Professor Pavel Preiss

* 1926  †︎ 2023

  • “The years of my study were interconnected with one great person, who was deeply ingrained in the nation’s memory, and who in my opinion should be ingrained there even more. She was Růžena Vacková, a truly remarkable woman, a Catholic convert, who was an advocate of sacrificing oneself – a task which she has fulfilled absolutely. As far as I know, she remained in prison the longest time of all, they nearly had to kick her out of there, because she refused all forms of petitions for pardon. ´While there are still others imprisoned, I will not try to get out at all.´ She thus sacrificed herself completely. She was my professor for classical archeology, which she taught together with professor Čadík – a similarly tragic person. Tragic – but tragic in a victorious and triumphant way, you could say.”

  • “...politically speaking, I naturally felt threatened with my bourgeois origin, and so on. Nobody attacked me directly, but I felt constantly that this danger was still present there. I tried to avoid it, but I didn’t avoid it quite well, because there was another trap which the Bolsheviks had in store for me – the PTP, or Auxiliary Technical Battalions. In the next draft, and it actually didn’t happen on the day of the draft, but on the famous and well known date of September 5, 1950, which was actually the day when PTP was born. I can thus say that I am proud at being a fundamentalist PTP member.” Interviewer: “That’s nice.” – “Because basically I spent all the time in PTP during their existence. For they were canceled in April 1954, and replaced by other units, unarmed units, and so on.”

  • “When I was in the Blatná chateau with Jaromír Homolka again, we were studying the local collections. One day I came to him in a state of amazement, and it was probably apparent that I was having some kind of a shock. He looks at me and asks me: ´So what have you found? Škréta, or Brandl?´ - ´Brandl,´ I replied. Really, it was no fantasy nor fabrication, but it was a real finding of a remarkable painting of an Alexandrian theme, which was included there as a collected material without any further specification. At first I didn’t even classify it correctly from the iconographical point of view, for which I repent, but at that time I didn’t have the possibility to rely on iconographically relevant literature yet. That was an example of what was possible to find there.”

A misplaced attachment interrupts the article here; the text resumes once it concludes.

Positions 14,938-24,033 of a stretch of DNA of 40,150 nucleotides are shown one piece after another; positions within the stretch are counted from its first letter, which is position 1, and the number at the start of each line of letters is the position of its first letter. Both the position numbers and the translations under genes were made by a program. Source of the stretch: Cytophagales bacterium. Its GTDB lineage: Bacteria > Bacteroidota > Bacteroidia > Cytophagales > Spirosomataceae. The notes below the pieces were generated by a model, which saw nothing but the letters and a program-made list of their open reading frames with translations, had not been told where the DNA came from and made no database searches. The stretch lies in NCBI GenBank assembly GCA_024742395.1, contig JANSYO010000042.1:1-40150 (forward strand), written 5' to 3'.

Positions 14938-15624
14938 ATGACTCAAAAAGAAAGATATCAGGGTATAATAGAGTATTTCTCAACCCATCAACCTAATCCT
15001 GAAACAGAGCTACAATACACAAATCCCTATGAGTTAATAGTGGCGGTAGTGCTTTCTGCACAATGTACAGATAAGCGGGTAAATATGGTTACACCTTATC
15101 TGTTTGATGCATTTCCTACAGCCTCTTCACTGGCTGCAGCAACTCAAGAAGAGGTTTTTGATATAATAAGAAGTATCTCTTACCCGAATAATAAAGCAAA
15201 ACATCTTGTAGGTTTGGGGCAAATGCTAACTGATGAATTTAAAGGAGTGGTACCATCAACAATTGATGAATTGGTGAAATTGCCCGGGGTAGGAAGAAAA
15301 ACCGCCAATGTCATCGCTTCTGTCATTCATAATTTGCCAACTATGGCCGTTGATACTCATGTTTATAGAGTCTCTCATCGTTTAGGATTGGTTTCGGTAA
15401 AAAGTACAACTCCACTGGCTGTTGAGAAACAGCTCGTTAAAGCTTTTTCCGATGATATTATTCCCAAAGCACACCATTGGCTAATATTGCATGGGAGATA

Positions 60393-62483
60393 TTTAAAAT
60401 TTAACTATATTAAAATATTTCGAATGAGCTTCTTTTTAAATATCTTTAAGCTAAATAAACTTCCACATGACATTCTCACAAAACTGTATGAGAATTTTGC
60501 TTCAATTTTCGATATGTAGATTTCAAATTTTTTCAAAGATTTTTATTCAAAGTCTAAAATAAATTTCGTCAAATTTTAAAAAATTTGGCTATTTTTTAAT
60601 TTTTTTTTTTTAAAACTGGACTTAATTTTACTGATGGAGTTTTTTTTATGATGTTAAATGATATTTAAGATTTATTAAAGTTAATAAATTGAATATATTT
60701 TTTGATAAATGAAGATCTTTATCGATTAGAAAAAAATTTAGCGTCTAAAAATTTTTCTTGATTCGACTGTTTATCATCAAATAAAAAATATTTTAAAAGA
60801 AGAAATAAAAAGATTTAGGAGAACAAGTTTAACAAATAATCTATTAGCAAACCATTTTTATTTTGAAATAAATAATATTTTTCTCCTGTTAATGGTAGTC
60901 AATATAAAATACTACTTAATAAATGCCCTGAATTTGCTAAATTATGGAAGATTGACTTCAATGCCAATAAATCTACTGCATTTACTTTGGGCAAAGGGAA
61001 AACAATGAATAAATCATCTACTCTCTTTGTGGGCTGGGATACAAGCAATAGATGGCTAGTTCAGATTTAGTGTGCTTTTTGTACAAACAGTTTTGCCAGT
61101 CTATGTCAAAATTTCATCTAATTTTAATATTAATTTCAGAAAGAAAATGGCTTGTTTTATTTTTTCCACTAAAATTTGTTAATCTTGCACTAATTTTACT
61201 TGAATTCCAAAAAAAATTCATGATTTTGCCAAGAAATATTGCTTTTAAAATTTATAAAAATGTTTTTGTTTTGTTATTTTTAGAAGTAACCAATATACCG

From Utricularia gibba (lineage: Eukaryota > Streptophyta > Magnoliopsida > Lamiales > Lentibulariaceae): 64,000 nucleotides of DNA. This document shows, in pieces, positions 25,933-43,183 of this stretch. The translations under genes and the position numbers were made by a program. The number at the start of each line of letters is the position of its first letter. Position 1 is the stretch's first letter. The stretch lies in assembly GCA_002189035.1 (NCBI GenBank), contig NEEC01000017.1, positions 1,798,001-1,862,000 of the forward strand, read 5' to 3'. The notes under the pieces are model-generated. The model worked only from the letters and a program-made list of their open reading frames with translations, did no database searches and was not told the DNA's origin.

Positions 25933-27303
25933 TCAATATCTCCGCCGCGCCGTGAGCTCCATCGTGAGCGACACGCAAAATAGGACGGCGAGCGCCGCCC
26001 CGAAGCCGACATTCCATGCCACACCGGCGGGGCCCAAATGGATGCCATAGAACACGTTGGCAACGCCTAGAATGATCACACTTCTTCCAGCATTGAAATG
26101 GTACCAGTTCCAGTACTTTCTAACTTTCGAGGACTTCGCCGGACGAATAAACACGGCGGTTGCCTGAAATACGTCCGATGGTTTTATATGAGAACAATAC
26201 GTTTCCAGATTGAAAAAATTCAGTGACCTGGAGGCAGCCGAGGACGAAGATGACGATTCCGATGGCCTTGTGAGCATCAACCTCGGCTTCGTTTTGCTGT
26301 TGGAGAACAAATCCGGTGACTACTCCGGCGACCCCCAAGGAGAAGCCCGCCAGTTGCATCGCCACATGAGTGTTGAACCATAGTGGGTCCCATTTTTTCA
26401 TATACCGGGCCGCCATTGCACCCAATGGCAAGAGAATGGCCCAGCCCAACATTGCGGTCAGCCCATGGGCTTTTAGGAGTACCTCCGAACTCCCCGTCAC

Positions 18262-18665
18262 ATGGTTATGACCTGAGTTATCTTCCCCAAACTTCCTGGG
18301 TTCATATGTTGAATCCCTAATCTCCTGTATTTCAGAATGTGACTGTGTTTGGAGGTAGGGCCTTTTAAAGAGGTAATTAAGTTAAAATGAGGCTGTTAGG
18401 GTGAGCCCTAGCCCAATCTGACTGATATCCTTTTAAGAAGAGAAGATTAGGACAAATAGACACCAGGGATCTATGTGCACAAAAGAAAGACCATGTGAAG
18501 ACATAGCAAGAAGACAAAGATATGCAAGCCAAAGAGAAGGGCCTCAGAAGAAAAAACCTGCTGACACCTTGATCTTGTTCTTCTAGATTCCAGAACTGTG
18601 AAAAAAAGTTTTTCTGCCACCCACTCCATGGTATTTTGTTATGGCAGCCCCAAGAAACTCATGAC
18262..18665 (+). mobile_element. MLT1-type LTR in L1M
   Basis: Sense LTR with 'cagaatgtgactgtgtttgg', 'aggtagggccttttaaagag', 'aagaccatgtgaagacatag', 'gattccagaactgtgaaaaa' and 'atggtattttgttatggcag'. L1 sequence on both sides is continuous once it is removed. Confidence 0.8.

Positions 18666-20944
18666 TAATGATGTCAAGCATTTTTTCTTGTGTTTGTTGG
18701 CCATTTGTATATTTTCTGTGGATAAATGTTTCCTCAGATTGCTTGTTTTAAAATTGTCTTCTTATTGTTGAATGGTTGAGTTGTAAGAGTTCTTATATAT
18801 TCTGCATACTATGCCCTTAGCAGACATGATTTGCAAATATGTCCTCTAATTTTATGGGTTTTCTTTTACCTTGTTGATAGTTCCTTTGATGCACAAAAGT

• Full recordings
  • 1

    Praha, 16.03.2011

    duration: 03:17:36
    media recorded in project Stories of 20th Century
  • 2

    Praha, 16.05.2014

    duration: 03:08:44
    media recorded in project Stories of 20th Century
  • 3

    Praha 10 Prešovská ul.7, 06.05.2015

    duration: 01:04:07
    media recorded in project The Stories of Our Neigbours
Full recordings are available only for logged users.

I think that I have been very lucky in my life

pp_1986_05_21a.jpg (historic)
Professor Pavel Preiss

Pavel Preiss was born May 21, 1926, and his bourgeois origin was to affect his life in the communist Czechoslovakia significantly. He has been living in one place all his life, in a house between the Prague neighbourhoods of Vinohrady and Vršovice. He attended elementary school there, and in 1938 he began studying a grammar school. The war complicated his studies when he was forced to do conscripted labour at the end of the war. After the war he began studying art history and classical archeology at the Faculty of Arts of Charles University, and he has remained faithful to his beloved subject throughout his life. In 1950 he was drafted to the Auxiliary Technical Battalions, which were just established. Unwillingly, he was loyal to this unit throughout its entire existence, till 1954. Upon returning from his military service he began working in the State Monument Conservation Administration, and under its National Cultural Committee he spent two years cataloguing collections of artworks in Czech chateaux. In 1956 he found employment in the National Museum, but he was not happy with the prevailing atmosphere in the workplace and the political situation there. While there, he however managed to be awarded the Candidate of Sciences degree, without having to join the Communist Party. In the early 1960s an opportunity to work for the National Gallery arose, and eventually it also became possible for him to organize foreign exhibitions. At that time he also resisted offers of collaboration with the State Secret Police. In 1969 he was awarded the docent degree. Briefly he was lecturing at the Faculty of Arts, but after a short time he was forced to leave. In 1992 he became a professor and in 1993-1994 he had the honour to work as a visiting professor at Vienna University. After his return to Prague continued lecturing at Charles University. Pavel Preiss passed away on December, the 17th, 2023.